Why did RIM choose to build a smaller tablet with a 7" display vs. going bigger? Here's the story!

BlackBerry PlayBook
By Kevin Michaluk on 16 Apr 2011 04:19 pm EDT

The Globe and Mail posted a really great article yesterday titled RIM makes a play for its future that walks through a lot of the back story leading up to the creation of the BlackBerry PlayBook, and how RIM is positioning themselves for the future. I definitely recommend reading the full article, which looks at both RIM's success and the challenges and opportunities they face moving forward.

Relating to the BlackBerry PlayBook specifically, the article helps us to confirm some of those early rumors we were tracking going back to the first whispers of a tablet (that RIM was originally thinking about doing a tablet based of the BBOS, but after the iPad got announced knew they had to do something more ambitious) and confirms that the product development cycle for the PlayBook was extremely fast.

The article also gives us some insight into why RIM chose to build a smaller tablet with a 7" display, vs. going with a bigger size like the iPad. The decision comes back to Todd Wood, RIM's head of Industrial Design, and his team:

"Mike (Lazaridis) asked me, ‘What would you think of a bigger BlackBerry?' " Mr. Wood says. The task was twofold: create something that actually looks different than older BlackBerrys, but sets a design precedent for future ones.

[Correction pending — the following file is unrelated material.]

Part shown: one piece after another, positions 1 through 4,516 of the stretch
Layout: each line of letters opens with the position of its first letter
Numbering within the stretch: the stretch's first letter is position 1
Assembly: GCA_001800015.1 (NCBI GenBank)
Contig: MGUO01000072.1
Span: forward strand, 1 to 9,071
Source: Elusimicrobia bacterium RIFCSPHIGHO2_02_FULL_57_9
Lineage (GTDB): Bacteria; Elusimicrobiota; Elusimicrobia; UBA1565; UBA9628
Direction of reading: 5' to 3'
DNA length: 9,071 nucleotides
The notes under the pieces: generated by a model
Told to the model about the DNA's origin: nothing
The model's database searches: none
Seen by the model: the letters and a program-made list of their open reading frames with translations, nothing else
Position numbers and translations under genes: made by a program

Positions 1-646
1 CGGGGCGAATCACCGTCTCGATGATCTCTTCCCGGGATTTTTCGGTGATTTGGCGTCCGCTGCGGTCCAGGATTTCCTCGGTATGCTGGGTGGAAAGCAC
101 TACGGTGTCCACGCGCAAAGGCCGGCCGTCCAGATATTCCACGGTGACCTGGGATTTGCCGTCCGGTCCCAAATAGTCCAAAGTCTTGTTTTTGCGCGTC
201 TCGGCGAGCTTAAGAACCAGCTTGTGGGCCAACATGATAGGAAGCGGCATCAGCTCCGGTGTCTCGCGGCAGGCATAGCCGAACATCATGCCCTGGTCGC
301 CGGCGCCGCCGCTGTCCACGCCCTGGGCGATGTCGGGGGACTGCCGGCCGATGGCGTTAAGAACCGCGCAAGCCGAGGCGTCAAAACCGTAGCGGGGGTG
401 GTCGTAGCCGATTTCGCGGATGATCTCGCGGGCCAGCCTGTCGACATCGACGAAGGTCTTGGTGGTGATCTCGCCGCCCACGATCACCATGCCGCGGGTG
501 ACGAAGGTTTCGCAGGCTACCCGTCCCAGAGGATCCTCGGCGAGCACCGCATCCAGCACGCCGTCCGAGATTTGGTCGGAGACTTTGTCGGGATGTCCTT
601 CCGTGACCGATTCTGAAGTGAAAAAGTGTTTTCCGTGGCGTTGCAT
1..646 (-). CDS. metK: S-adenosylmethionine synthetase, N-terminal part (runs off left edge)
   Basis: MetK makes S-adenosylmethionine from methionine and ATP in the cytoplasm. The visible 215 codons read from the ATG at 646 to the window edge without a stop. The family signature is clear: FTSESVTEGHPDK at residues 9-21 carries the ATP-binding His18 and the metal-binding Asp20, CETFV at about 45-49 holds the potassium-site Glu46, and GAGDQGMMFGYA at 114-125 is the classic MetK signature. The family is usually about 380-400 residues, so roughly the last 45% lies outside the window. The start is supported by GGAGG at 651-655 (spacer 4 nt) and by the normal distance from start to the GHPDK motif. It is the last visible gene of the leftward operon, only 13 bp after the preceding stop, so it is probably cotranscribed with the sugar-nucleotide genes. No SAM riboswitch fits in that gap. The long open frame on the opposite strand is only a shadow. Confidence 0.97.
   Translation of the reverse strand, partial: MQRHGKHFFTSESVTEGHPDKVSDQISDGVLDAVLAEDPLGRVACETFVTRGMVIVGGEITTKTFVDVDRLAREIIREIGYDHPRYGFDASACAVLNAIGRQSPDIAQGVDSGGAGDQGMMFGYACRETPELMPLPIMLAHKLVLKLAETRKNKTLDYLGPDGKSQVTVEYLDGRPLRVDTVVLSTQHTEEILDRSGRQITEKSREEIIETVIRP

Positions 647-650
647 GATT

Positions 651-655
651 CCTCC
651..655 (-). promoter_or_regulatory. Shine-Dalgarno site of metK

Mr. Wood sent his people out into the real world to look for inspiration. They came back with a theme. Many of the things people carried around with them - paperbacks, Moleskin notebooks, DVD cases - seemed to conform to a certain size.

If the PlayBook was to be truly mobile, Mr. Wood believed, it would have to be roughly the same size, something a person could hold with just one hand, unlike the iPad. The designers and the engineers agreed a seven-inch screen would meet that goal and still be able to fit the PlayBook's brains - a high-powered circuit board sandwiched between two batteries - inside.